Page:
The last line about how the War on Terror has "spanned basically all of our politically conscious lives" confirms the generation gap that already exists between my own cohort and today's university students. I graduated from Georgetown in May of 2001 and was a first-year law student at Notre Dame when the 9/11 attacks took place; at the same time, the above commenter and his contemporaries (including the students I now teach at SJU) were all in elementary school. You'll have to ask me what I think about this later on, as I'm still trying to decide what to make of it.

Of all the comments on the Vox Populi post referenced above, this one gave me the most to think and to pray about:
I’m from New Jersey. My best friend’s dad - a man who was basically my second father - died in the Twin Towers. To see how a family was destroyed after the attacks - via drug addiction, dropping out of school, and becoming utterly dysfunctional - was absolutely heartbreaking. The family that exists today isn’t even a replica of what existed ten years ago. And this isn’t a one-family situation - many people I’ve talked to from the New York/New Jersey area have seen very similar situations occur.

A few of my family members in the FDNY volunteered and helped that day. They risked their lives to help others without a second thought about what may happen to them or what may happen to their family members if they happened to pass away.

I went to the White House last night. I wasn’t celebrating Osama bin Laden’s demise. I was celebrating America.

Bin Laden’s death was symbolic for many reasons. For me, and for a lot of other people celebrating last night, it was a symbol that America cares. Ten years later, America is still trying to do whatever it can to make sure what happened to my friend’s family - and many families across America - never happens again.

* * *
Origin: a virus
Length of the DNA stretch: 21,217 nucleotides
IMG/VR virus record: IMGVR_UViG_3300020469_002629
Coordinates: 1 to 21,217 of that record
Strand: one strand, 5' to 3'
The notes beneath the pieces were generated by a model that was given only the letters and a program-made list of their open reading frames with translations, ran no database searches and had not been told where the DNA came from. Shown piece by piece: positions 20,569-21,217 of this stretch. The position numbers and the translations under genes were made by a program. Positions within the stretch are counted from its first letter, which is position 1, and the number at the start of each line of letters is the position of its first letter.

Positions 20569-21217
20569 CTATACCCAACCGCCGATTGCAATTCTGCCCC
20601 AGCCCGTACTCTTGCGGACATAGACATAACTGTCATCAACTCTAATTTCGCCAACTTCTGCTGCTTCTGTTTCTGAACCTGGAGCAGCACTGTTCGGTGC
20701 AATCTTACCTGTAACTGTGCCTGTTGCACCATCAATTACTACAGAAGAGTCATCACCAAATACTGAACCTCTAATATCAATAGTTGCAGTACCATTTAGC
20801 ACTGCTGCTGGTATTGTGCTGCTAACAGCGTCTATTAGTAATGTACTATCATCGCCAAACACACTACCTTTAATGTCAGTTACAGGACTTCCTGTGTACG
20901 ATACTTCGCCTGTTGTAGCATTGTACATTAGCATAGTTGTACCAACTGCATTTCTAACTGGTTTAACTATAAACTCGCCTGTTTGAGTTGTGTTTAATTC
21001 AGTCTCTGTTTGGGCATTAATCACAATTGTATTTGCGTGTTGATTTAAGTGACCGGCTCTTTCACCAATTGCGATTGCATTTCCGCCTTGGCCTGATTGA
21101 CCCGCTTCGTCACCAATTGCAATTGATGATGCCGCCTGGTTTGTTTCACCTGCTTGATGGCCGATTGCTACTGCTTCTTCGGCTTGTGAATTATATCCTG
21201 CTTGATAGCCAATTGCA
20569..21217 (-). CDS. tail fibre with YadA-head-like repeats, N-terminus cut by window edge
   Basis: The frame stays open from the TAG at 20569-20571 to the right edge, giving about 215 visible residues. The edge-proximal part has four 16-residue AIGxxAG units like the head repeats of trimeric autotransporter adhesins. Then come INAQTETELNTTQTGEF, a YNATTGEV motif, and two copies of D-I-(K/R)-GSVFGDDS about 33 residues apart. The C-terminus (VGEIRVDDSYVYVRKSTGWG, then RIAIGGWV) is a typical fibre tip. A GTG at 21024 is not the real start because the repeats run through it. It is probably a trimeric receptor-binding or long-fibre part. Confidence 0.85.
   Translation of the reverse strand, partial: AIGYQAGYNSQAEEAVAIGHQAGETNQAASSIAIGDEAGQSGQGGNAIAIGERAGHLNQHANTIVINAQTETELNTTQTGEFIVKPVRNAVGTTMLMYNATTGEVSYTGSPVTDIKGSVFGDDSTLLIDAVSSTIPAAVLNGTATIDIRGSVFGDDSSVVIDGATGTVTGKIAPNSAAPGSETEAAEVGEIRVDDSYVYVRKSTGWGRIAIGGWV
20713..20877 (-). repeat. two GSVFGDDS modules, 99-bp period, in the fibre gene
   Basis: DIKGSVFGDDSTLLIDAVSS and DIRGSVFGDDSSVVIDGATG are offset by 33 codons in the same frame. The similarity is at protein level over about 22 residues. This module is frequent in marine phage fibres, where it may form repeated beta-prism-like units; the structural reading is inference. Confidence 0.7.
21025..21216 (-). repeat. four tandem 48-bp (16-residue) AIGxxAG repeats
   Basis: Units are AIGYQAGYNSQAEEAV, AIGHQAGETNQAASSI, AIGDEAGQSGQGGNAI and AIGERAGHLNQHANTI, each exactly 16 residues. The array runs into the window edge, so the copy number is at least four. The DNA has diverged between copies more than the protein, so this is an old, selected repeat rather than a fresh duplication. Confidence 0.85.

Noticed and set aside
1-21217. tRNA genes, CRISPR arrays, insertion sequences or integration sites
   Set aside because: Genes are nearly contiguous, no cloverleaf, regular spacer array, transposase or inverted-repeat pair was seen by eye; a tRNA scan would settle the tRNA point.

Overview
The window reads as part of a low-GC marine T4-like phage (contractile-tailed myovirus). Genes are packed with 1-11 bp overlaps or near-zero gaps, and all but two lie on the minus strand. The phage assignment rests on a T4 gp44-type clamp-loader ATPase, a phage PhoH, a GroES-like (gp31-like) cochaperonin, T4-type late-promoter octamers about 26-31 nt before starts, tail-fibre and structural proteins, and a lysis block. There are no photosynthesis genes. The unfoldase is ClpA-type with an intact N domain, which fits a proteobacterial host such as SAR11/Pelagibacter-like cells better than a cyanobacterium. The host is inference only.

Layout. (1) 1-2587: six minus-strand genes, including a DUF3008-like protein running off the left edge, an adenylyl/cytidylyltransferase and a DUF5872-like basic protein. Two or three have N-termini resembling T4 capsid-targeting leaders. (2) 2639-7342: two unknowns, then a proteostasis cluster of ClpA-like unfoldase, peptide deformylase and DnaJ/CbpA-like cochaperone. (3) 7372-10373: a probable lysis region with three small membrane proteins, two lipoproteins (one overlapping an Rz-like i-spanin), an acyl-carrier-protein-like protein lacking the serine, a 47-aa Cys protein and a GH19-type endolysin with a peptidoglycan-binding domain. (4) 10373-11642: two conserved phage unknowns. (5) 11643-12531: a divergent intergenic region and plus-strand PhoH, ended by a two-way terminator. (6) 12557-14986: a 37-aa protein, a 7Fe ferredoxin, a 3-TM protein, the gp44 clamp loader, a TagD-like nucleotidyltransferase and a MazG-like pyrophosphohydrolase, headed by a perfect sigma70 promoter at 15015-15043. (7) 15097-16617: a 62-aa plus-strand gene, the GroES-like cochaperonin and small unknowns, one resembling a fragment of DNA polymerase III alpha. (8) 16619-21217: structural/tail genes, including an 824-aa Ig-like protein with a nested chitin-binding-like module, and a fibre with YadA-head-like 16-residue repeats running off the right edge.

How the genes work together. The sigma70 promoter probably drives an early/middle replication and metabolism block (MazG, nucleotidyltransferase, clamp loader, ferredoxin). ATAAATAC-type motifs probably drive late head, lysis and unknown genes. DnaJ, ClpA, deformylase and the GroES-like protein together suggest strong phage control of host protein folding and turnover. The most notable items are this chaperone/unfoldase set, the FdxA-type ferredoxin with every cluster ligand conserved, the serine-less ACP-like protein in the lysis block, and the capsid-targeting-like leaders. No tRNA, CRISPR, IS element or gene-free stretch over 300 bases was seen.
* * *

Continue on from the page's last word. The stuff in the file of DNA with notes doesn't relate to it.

I was celebrating that my government cares not only about politics and the nation, but about each citizen, each community, and each family. That’s a heck of a reason to celebrate.
What can I say to the above? What should I say to the above? I really don't know. At the very least, I cannot presume to pass judgment on those for whom the pain and trauma of 9/11 is still very raw.

What I can really do? I can recall my own 9/11 experience. I can remember to pray for the lives that were lost and for God's mercy upon those who brought about their deaths, but I can't pretend that this is an adequate response to the losses that the survivors and families of the victims have suffered.

Someday I hope that I'll be able to offer a better response to all this than the one I've offered above. In the meantime, though, I suspect that nothing I can offer is better than silence.